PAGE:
Success Principles

by Robert Tighe

| published May 18, 2018 |

Book review by Thursday Review editors

According to Robert Tighe, there is no single key to achievement, nor any single magic formula for success in life, or in business. But there are certain essentials, among them the need to make the personal decisions necessary to forge a path to success, regardless of how one defines “success.”

Tighe should know. His youth and teenage years were fraught with more than a few setbacks and a full share of challenges, including high-risk behavior, the heavy buffeting of peer pressure, and appearances before judges in courtrooms. A few of Bobby’s best friends had already been booted out of colleges by the time Bobby decided to enlist in the U.S. Army—one of the key events which would alter the trajectory of his business career path.

His book Success Principles: A Guide to Overcoming Challenges, Creating Success Habits, and Leaving a Legacy—a relatively short and quick read at 56 pages—connects all sides of the equation from a deeply personal perspective.

Growing up in a good home with a faith-based family, he points out, is a foundational start, but it is also no guarantor of success by any measure. Tighe uses examples from his own life, however, to show how success can come through a variety of factors and personal disciplines, including some of the well-known tools—effective networking and sensible money management, to name but two—as well as the more nuanced factors, such as emotional balance, the law of attraction, physical health, and managing goals.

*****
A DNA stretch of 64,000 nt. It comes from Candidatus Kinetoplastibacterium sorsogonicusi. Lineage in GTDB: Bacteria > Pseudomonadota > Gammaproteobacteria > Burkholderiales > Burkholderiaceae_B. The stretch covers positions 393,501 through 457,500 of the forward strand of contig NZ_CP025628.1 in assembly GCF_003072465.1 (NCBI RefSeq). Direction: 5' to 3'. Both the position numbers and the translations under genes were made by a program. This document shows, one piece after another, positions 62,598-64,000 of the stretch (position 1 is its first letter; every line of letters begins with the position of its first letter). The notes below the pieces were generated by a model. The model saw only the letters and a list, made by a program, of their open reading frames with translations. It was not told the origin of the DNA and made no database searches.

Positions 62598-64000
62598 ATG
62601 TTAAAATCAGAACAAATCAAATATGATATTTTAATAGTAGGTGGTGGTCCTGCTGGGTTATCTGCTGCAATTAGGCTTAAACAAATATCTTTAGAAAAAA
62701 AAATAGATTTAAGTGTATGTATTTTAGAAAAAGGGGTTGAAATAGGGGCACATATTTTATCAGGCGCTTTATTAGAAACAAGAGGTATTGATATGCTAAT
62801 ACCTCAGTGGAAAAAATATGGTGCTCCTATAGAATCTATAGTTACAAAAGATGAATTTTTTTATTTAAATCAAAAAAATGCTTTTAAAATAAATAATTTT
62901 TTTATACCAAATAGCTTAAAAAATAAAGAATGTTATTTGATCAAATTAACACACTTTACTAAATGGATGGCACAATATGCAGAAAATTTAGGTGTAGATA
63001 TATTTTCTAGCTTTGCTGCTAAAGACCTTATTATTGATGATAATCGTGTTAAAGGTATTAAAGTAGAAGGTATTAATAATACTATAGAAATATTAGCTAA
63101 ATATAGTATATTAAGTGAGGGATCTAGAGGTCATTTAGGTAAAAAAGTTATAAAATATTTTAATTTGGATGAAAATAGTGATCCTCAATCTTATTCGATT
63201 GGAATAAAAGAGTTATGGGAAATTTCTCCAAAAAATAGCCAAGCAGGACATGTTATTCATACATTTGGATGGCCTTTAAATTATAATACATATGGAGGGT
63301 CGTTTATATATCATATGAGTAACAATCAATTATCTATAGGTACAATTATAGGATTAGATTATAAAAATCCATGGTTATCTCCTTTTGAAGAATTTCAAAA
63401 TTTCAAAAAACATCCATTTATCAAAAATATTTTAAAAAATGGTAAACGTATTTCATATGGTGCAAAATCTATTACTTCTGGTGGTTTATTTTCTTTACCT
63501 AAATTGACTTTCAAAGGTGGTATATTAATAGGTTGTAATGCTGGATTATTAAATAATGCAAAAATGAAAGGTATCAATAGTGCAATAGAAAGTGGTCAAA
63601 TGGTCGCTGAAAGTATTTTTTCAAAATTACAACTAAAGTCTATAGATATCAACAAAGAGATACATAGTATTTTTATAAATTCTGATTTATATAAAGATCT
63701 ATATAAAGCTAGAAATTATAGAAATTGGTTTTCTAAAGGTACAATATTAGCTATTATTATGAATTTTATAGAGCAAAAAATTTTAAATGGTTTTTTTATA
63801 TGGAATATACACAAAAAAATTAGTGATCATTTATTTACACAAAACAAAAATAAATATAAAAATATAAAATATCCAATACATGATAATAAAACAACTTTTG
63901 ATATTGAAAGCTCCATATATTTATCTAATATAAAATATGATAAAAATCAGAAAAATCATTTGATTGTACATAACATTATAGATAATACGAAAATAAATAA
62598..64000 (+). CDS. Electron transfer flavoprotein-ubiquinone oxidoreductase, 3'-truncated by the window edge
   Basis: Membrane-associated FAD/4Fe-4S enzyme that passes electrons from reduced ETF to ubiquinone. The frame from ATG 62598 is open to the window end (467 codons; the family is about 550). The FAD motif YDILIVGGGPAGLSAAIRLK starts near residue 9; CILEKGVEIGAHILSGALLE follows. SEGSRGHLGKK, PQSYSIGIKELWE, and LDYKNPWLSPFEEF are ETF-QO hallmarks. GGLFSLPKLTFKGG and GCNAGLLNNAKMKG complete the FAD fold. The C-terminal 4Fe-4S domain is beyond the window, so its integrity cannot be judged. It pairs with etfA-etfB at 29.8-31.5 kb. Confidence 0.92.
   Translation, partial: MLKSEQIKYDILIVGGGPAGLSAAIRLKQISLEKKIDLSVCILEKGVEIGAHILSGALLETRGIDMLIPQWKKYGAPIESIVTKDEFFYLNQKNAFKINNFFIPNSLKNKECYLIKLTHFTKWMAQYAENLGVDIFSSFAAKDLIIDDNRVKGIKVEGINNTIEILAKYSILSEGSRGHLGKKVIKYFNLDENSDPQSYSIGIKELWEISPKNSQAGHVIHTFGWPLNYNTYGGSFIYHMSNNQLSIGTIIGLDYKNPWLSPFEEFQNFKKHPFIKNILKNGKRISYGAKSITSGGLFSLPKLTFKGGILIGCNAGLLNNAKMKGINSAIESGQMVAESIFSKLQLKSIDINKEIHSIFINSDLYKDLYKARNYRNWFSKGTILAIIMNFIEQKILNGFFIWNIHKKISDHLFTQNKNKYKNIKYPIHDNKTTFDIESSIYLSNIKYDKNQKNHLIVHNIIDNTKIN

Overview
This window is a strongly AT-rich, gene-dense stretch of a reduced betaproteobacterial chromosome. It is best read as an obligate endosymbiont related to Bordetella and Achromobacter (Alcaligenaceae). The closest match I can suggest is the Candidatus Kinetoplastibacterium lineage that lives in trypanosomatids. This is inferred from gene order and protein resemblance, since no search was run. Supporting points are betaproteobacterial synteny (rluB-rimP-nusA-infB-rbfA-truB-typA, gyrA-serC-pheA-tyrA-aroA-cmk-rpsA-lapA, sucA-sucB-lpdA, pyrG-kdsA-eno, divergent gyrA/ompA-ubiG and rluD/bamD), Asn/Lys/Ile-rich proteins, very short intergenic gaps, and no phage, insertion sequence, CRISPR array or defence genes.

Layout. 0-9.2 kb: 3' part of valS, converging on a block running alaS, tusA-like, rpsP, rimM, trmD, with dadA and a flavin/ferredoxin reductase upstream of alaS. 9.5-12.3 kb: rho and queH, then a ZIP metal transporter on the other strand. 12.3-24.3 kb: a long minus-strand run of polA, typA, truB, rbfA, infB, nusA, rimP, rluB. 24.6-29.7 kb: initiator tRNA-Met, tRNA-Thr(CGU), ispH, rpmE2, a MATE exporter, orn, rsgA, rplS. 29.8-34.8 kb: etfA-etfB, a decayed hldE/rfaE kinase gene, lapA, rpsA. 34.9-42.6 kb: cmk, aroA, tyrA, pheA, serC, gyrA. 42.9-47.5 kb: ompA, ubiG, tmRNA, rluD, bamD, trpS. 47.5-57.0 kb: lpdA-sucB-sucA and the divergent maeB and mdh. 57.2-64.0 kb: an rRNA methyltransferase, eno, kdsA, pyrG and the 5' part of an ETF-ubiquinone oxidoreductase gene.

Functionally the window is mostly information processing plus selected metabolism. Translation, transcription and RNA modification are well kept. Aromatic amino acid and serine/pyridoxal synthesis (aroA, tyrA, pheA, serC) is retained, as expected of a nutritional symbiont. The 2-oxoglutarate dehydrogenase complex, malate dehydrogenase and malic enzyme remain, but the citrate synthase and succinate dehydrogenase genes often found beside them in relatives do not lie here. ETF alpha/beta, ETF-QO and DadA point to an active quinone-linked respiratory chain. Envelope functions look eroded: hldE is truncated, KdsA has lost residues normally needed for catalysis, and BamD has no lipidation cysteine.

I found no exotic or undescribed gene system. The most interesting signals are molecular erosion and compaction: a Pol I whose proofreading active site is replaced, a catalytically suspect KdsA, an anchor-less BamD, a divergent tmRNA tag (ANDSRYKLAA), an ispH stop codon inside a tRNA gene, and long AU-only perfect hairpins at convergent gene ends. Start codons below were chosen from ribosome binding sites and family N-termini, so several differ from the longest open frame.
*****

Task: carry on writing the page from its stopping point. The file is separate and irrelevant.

Success Principles also examines what may be one of the most important—but sometimes overlooked—traits of the highly successful person: time management. Though easily within the grasp of almost anyone, the ability to manage one’s time effectively can make a decisive difference, yet its positive impact is often shunted aside through a variety of poor habits, such as procrastination and failure to organize one’s calendar and one’s day. Then, there is the critical step of setting goals—daily, weekly, annually—an often transformative process which can be as simple as preparing a written list each day, and then addressing those bullet points with a steadfast desire to obtain the fruits of those labors.

Tighe suggests that the complimentary life tools of effective time management and tangible goal-setting, when effectively combined into one’s daily habits, can make the difference between mediocrity and success in anyone’s life, no what path through business, academics or personal activity one has chosen.

In short: a highly readable and approachable book with plenty of instructive personal examples and actionable advice.

Related Thursday Review articles:

The Boys in the Boat by Daniel James Brown; Review by Karen Franklin; Thursday Review; July 28, 2016.

Unbroken by Laura Hillenbrand; Review by Earl H. Perkins; Thursday Review features editor; November 8, 2014.